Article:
Wednesday, October 25, 2017

Roast levels

Dear Reader- I have not relapsed with coffee although I almost did yesterday but was saved by an intervention of a friend. This is just a months old coffee post languishing in the drafts pile...

One morning I had a spectacular fail as a home barista- my one and only regular customer dumped his lovingly hand crafted cup of high end Ethiopean Yirgacheffe straight down the drain.  My husband hates - hates "blond" roasts as an abomination perpetuated by millennial roasters and I had conveniently forgotten all about it. I reckon you could not serve a blond roast to a civil war union soldier or an old time cowboy neither without them spitting out such weak brown stuffs.

The current trend among specialty roasters is a lighter roast as dark roasting ruins the delicate aromatics of the original bean.  When you add milk to a light roast- it just kills the flavor and the cup becomes dish rag water.  I even contemplated re-roasting or giving the beans away. In the same way you would not defile a high end tea with cow juice, these blond roasts only show their best unadorned. It was the third time I drank this Ethiopian black that I totally understood the beauty of a blond roast. Since the citrus aromatics with the lingering sweetness is not what I traditionally consider "coffee",  my prior expectations had ruined the experience. If someone had served me this brew as "tea" instead of coffee,  I would have simply appreciated the cup without hangups.

A local roaster "paid" my husband in suitably dark beans for a quickie metal job. When I tasted the crowd pleasing rich full bodied nutty taste of this dark roasted Sumatra, I quickly realized fruity high noted complexity in the morning is not an appropriate start for a working man like my husband.  Even I who only moves brain cells and a few fingers for a living prefer a dark cup in the morning- coffee or tea.   I take my light roasted Ethiopians as an early afternoon treat and have given up convincing my man that floral and fruity aromatics belong in coffee.

Saturday, October 21, 2017

Rebooting with Hongchas

The Northern California weather gets nippier every morning demanding a dark vigorous brew.  I have almost pried myself away from the seductions of coffee having my last hurrah at Yosemite.  It was really the full cream and the airy microfoam on cappucino that sustained my addiction and so I must cut this inflammatory dairy cord and return back to tealand.  Most importantly, sustaining such high dosages of caffeine in the blood stream has knocked down my deep sleep so I've amassed more than a few health reasons to cut the bean.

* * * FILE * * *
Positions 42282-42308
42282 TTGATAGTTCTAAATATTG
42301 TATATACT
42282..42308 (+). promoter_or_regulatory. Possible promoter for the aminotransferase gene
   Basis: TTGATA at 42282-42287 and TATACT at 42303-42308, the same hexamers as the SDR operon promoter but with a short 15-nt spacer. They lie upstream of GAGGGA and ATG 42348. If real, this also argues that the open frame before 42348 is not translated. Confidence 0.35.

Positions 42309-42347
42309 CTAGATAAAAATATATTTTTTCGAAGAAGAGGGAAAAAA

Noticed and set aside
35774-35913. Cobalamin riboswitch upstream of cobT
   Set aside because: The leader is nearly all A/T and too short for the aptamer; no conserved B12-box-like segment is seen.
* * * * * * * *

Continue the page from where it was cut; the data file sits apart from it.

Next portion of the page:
I need a morning replacement that is dark, robust and NOT shu. (Well I shu on weekend mornings but work weekdays require something more mediated than the raw power of shu. Otherwise I get aggro and forget to be diplomatic during technical reviews.) My morning habit was hongcha for decades before this coffee detour and so I return to this familiar ritual of swishing hot water around dark leaves.

Where to procure decent quality hongcha (Indian, Chinese or otherwise) for daily use that is not too fancy but better than average?  My last 2 orders of darjeelings direct from India was a slight flop as the first flushes were just too light/white and delicate for morning use.  I use a pinch here and there in my afternoon blends but my kitchen cabinet is still overflowing with those sample bags.   The solution to too much tea is of course more tea.

15 years ago, I remember my brother in law had gifted me some pretty good tins from Upton Tea. But since I had moved onto puerh and ordering direct from China, I never ordered from them.  For the price less than my last parking ticket, I happily sent out for dozens of samples.  My husband wryly commented, "There is something so deja vu about mylar bags stuffed in a box."   In reality, I could have held out the year comfortably with my home supply of Yunnan dianhong and Lapsang Souchong but I wanted to give myself some more encouragement to choose tea over coffee in the mornings.

No disrespect to hongcha, but novelty in hongchas for the long time tea drinker does not stray far from a narrow band of familiarity. Nothing explosive or life changing, just pleasant diversions in more of the almost same. But that's exactly what I need in the mornings- one can't overstimulate the brain so early without consequences. Their Earl Greys are very respectable and I can see ordering from them regularly for hongcha.  Truth be told, I thought I would be drinking my own aged shengs by now but I am to wait out a few more decades.  In the meanwhile I quietly imbibe some juicy keemuns and assam blends without any second thoughts of coffee.